There had been a lot of criticism of this so-called education summit by Federal Education Minister Bettina Stark-Watzinger (FDP). A summit at which no other of the 16 Ministers of Education will take part, apart from Hamburg Education Senator Ties Rabe and the President of the Conference of Ministers of Education (KMK), who will soon be leaving Berlin Education Senator Astrid-Sabine Busse (both SPD)?
Which lacks a “professional structure” and thus becomes a “pure PR show”, as Hesse’s Minister of Education Alexander Lorz complained, and which therefore has to be “listlessly processed through the coalition agreement”, as his colleague Karin Prien (both CDU) argues Schleswig-Holstein seconded?
Expectations could not have been any lower before this meeting, which, as moderator Armin Himmelrath admitted in his welcoming address, was “as it were grafted on” as a morning program to the educational research conference of the Federal Ministry of Education, which takes place every two years anyway.
With regard to format, preparation, agenda and participants, this summit does not meet the challenges, 50 foundations, trade unions and educational associations had criticized in a joint appeal beforehand. And called for a real "national education summit", involving Chancellor Olaf Scholz (SPD) and the heads of government of the federal states.
And yet Stark-Watzinger was relatively unimpressed by the loud criticism. “I really appreciate the Chancellor. But the work is not done in one meeting. It's a bit old-school to think that you make a summit and the problems are solved," said Stark-Watzinger. "It's about naming topics." You will now start with five theses in a joint work process. "And if at the end of the process there is a meeting in which the chancellor is also present, that's fine with me too."
To this end, Stark-Watzinger plans to propose the establishment of an “education task force” to the Conference of Ministers of Education, in which the federal, state and local governments as well as science and civil society should participate. At the moment we are not yet at the summit, but are starting in the “North German Plain”, added KMK President Busse.
When the task force intended by Stark-Watzinger will be founded, who will belong to it, when the first results will be presented - all of this remained vague on Tuesday. However, the Minister of Education laid down the task in a position paper. "The educational republic of Germany is in a deep crisis," it says.
In the basic skills of reading, writing and arithmetic, every fifth child does not meet the minimum standards, and children from socially disadvantaged families are particularly affected. “We need a turnaround in education policy that renews the promise of advancement. There can be no business as usual.”
Stark-Watzinger sees nothing less than a "Herculean task" for those responsible. A new culture of cooperation is therefore needed. "Many problems are structural," said the Minister of Education. “You point at each other, federal and state governments. But no child has ever learned from that.”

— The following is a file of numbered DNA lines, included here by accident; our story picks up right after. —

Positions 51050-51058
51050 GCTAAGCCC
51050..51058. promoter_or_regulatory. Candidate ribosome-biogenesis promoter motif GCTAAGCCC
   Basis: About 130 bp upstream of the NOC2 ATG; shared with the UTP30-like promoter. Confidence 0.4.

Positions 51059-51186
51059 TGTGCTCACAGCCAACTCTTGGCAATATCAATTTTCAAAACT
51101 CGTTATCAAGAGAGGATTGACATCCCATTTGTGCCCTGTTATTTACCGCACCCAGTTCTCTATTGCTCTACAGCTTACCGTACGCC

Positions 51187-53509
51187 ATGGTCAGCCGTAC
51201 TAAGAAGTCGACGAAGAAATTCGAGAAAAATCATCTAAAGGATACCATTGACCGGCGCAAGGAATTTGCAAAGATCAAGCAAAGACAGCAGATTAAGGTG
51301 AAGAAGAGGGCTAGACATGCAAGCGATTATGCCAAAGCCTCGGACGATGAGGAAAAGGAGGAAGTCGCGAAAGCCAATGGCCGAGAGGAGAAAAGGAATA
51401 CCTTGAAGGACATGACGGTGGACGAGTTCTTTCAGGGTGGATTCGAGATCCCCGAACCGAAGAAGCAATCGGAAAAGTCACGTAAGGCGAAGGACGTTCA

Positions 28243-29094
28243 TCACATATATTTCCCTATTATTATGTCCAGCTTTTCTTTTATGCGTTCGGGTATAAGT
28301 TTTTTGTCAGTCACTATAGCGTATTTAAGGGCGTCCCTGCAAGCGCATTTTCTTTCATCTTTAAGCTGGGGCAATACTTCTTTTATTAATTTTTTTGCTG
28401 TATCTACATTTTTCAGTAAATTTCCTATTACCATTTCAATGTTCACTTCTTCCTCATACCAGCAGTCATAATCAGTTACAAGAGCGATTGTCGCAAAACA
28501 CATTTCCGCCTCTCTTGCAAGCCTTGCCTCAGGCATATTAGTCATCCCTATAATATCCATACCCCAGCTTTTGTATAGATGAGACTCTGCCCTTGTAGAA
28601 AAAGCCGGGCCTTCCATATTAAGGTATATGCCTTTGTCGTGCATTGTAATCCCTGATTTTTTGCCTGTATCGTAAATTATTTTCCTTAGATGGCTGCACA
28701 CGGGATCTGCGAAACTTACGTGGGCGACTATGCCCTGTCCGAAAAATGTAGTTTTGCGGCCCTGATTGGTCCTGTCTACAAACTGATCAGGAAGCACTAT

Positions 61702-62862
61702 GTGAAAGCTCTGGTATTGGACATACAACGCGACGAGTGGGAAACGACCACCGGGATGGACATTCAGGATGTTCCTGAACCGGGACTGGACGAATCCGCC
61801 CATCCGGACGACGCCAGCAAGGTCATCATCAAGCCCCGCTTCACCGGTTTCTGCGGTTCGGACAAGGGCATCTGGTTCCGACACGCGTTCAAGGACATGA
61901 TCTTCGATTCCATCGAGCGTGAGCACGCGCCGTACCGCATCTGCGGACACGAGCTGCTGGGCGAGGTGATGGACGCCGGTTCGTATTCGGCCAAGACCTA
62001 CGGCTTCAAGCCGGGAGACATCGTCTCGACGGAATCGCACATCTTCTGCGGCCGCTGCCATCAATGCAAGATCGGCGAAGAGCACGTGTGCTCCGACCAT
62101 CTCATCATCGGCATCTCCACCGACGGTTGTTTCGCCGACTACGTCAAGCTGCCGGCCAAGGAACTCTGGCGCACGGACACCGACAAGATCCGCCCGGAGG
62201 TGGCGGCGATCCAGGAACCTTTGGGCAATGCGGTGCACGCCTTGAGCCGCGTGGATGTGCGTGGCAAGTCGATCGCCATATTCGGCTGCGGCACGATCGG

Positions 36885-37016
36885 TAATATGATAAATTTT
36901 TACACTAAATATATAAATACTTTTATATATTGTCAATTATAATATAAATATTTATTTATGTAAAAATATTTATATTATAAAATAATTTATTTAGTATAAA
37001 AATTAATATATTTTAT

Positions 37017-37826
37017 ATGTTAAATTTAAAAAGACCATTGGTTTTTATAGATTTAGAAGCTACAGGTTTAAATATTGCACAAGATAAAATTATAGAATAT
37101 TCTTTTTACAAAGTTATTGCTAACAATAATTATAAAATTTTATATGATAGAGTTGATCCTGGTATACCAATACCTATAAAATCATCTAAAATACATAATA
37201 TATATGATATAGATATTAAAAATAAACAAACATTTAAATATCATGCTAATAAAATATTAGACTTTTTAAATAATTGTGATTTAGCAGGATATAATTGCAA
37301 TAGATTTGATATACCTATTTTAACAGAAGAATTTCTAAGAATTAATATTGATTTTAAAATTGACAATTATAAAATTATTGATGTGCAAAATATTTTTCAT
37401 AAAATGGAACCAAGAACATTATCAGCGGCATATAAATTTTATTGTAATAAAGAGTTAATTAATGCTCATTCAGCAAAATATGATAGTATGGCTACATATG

In view of the scarce resources, a "rejection of the watering can principle" is also necessary, according to the Minister of Education. “Programs worth billions can come to nothing if we don’t have clear goals and data and indicators. Even the best initiative will come to nothing without a critical review of its success.” That was a clear reference to the “Starting Chances Program” with which the federal government wants to support selected schools in socially disadvantaged parts of the city. So far, however, the countries have been waiting in vain for specific information about equipment and the starting point.
Hamburg's education senator Rabe pointed out as a precautionary measure during a panel discussion that the Königstein key, since federal money is normally distributed to the states, is not the appropriate standard here. "Disadvantaged countries should definitely get more from the program." Great applause from the specialist audience.
And Rabe noted something else: In view of the education crisis and the rampant shortage of teachers, politicians do not have time for lengthy federal debates on responsibility. "There hasn't been a majority for a necessary amendment to the Basic Law for 70 years - this pointless debate would really be a waste of time. The current system may not be perfect, but it gives everyone who wants to trade great opportunities to do so.”
After the meeting, however, opinions differed widely on the chances of success for the “Task Force Education” that was now to be set up. The educational policy spokeswoman for the Greens parliamentary group in the Bundestag, Nina Stahr, described Tuesday as the “start of an urgently needed reform process. We want to get away from the ban on cooperation and towards a new, cooperative educational federalism.”
For her colleague Nicole Gohlke from the left faction, however, the task force is nothing but "the cherry on the cake of the listless summit".
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